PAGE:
The following tasks may be done in any order. Follow up activities can be found in the Resources section below. If you complete these, just copy them out into your Home Learning Book or on paper.Sometimes answers are given.Here, please try the tasks first and then check the answers afterwards. REMEMBER we learn from our mistakes - having a go is most important.
|If you click on any yellow box, it will take you directly to a lesson link.|
|Watch BBC Daily on iPlayer|
Practise finding these non-unit fractions
Once you have answered all of the questions, ask an adult to check them for you or contact me so I can mark them for you.
( Click here to watch yesterday's video again if yo need help)
In this lesson, you will learn more about different units of measure for weight and capacity. You will compare each type of unit of measure and consider which measurements are most suitable for measuring different things. You will also convert between measures.
Click here to start the lesson
Use these two keys to move backwards and forwards through the lesson.
From the list, click on Activity 8
Remember to press 'Hide List ' to see the whole activity.
In today's BBC Bitesize lesson , you will re-cap on how to
'Improve your Writing with Proof Reading'(or editiing to you!)
There a 2 videos to watch and four fun activities.
If you wrote a diary entry yesterday, you can go back and proof read that too.
Open the document "When this is all over" at the bottom of this page. Read the poem. It's quite a long one, so take your time.
What do you think? If you can, write down some of your thoughts.
Here's Charlotte again
Open the YouTube video "When this is all over" and see Charlotte reciting the poem. What do you think? How does it seem different to when you read it? Why do you think Charlotte reads some parts of it very quickly?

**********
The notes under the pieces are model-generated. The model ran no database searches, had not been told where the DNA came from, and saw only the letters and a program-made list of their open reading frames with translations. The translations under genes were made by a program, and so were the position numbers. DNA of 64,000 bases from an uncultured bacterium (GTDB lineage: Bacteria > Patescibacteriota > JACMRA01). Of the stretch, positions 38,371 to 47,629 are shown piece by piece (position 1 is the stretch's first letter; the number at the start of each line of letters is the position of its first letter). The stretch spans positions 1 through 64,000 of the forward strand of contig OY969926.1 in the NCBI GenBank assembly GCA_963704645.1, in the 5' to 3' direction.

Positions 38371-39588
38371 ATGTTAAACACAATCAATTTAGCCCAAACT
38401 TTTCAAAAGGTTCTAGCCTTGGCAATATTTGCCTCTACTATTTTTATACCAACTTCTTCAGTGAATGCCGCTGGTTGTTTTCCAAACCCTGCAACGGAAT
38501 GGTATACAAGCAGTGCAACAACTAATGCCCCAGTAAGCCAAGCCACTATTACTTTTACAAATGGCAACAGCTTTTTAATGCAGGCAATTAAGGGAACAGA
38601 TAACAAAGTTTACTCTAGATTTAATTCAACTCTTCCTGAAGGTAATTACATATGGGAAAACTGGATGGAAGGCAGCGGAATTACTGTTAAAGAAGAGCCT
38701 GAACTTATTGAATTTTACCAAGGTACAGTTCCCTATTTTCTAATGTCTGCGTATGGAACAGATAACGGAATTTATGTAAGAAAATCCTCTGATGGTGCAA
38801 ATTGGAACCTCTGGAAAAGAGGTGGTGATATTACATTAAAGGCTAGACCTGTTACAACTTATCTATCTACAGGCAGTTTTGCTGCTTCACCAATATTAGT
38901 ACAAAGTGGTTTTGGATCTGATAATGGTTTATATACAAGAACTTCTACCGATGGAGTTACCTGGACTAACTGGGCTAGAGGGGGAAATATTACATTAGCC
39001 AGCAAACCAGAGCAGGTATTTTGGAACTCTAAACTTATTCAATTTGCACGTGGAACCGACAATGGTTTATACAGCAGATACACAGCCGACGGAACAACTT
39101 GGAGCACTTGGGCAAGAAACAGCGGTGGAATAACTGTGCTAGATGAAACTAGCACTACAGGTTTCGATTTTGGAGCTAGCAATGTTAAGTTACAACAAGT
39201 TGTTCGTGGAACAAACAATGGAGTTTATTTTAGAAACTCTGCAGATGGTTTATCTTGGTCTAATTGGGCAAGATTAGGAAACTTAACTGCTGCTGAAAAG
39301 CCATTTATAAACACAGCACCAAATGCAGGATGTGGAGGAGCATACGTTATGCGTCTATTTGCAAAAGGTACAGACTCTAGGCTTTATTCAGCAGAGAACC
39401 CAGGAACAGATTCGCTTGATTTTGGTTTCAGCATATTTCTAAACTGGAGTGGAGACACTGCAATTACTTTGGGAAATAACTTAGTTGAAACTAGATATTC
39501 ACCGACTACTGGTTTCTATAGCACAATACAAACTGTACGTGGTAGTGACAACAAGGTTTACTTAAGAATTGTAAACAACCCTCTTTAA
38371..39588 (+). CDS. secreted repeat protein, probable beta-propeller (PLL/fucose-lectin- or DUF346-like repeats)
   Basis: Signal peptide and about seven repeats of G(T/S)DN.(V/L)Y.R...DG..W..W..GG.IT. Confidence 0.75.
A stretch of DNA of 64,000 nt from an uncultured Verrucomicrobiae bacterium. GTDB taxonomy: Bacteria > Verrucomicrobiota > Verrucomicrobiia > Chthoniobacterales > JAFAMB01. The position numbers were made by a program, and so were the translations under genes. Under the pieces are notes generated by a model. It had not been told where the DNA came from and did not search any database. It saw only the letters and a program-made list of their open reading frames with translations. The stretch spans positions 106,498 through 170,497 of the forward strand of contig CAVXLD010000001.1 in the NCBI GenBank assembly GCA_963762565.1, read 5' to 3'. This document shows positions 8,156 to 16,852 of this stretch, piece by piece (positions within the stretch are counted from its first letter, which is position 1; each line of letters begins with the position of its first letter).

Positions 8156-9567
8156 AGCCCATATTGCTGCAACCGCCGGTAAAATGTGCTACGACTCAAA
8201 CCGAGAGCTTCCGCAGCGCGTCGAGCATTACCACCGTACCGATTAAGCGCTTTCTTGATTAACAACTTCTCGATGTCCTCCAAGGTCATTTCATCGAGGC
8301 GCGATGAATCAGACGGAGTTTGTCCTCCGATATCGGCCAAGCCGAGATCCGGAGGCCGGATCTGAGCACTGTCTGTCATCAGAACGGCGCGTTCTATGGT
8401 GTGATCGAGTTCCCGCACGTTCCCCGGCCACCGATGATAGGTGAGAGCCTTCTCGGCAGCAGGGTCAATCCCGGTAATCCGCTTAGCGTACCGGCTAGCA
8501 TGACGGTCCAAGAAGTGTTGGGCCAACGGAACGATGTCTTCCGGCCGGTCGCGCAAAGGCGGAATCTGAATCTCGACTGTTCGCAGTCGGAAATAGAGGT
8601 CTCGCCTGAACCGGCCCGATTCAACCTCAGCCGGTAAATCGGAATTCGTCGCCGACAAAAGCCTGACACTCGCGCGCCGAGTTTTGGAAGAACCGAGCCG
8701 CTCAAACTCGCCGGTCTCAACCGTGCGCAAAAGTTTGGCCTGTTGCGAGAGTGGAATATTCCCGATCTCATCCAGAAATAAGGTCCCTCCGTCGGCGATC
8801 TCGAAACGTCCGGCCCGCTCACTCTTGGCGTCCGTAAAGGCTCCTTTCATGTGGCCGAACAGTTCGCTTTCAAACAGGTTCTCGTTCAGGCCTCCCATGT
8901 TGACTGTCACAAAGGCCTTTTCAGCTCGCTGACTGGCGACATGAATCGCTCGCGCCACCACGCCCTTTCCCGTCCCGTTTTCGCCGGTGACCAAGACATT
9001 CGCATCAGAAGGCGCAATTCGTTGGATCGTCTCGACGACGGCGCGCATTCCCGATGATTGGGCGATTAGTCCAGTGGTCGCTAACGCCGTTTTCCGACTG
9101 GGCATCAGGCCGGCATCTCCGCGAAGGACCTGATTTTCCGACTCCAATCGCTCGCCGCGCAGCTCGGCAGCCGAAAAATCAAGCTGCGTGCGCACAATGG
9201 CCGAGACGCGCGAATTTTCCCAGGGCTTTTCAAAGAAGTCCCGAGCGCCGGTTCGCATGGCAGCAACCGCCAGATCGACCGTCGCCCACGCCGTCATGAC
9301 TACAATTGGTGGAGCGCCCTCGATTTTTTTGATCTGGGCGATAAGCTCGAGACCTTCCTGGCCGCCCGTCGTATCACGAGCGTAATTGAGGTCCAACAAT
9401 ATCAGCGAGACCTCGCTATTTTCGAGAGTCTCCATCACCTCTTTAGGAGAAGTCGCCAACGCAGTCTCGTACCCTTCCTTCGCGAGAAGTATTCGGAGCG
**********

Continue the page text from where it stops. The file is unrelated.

Stop the video and replay your favourite parts of the poem. Use the document to read those parts as well.
Charlotte wrote this fantastic poem by thinking about what she would do when this Coronavirus problem was all over. What would you do? Write a few ideas down. Then "play" with the words so the lines sound better.
To some people, writing poetry is one of the hardest things in the world to do.
Here are a few ideas for you:
1) Write about what you know about.
2) Use words that are fun and sound good when you say them.
3) You can rhyme if you want to, but you don't have to.
4) Use words that sound silly, but make you laugh.
Remember to send tour work to me on Dojo or by email
|The Daily challenge is an additional activity for you to complete if you have time and wish to do so.|
|Daily Challenge||Extra information|
| If you can solve the problem, email me with the answer. My email address is on the 4SE homepage.
Or you could click here to go to the Ask Mrs Eadon page and fill in the contact form.